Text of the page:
and coffee, and a blender for making fruit smoothies and milkshakes. Other
common appliances include food processors , rice cookers, coff ee makers
and machines, and dishwashers of various sorts.
Kitchenware
Modern kitchens are also full of kitchenware of two basic kinds; cookware ,
meaning pots, pans and cooking dishes, and kitchen utensils like kitchen
knives and stirring spoons. Many diffe rent kinds of cookware are used in
different parts of the world, but the most common include cooking
pots, saucepans , frying pans and woks . Cookware that's only used in an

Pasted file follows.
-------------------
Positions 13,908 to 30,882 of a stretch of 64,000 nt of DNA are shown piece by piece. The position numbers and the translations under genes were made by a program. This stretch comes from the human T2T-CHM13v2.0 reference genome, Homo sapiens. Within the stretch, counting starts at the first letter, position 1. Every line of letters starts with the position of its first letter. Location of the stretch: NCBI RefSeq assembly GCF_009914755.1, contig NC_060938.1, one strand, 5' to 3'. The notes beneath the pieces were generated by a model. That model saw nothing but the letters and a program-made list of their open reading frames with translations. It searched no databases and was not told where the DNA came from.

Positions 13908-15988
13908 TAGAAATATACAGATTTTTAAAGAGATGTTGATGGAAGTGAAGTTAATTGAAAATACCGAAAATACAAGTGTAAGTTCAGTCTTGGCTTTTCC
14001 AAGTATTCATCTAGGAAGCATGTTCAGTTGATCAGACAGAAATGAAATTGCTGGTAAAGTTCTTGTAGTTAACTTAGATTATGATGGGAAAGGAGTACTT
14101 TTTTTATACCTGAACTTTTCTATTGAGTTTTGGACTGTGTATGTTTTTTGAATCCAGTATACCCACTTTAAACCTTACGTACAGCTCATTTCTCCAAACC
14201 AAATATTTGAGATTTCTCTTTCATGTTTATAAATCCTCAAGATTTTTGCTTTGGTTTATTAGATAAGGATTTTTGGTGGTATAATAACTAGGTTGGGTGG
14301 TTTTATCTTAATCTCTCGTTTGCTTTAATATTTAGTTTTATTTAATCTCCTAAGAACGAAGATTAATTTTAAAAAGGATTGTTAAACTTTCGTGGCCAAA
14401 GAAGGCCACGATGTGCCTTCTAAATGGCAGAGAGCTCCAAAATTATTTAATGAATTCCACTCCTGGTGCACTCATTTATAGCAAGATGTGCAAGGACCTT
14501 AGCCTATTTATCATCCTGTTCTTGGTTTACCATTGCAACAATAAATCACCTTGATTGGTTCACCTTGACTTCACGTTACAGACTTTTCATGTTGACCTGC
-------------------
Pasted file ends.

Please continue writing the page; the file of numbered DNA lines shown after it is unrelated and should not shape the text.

oven is called ovenware and includes metal baking trays , cake tins and
roasting pans as well as heatproof ceramic or glass casserole dishes , pie
dishes and other ovenproof cooking dishes.
Common kitchen utensils found in most homes include a set of very sharp
kitchen knives, some wooden stirring spoons, a spatula , a grater , a soup
ladle, a vegetable peeler and a pair of kitchen tongs . Other items found in

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kitchens include chopping boards , measuring cups, mixing
bowls, colanders , cooking tim ers, oven mitts or gloves, tea towels or
dishtowels, and so on.

blender


casserole dish or
casserole


chopping board


colander

cooking pot or stockpot


cookware


dishwasher


eating utensils or cutlery
(UK) or silverware (US)

food processor


frying pan or frypan


grater

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grill (UK) or broiler (US)

hotplate


kettle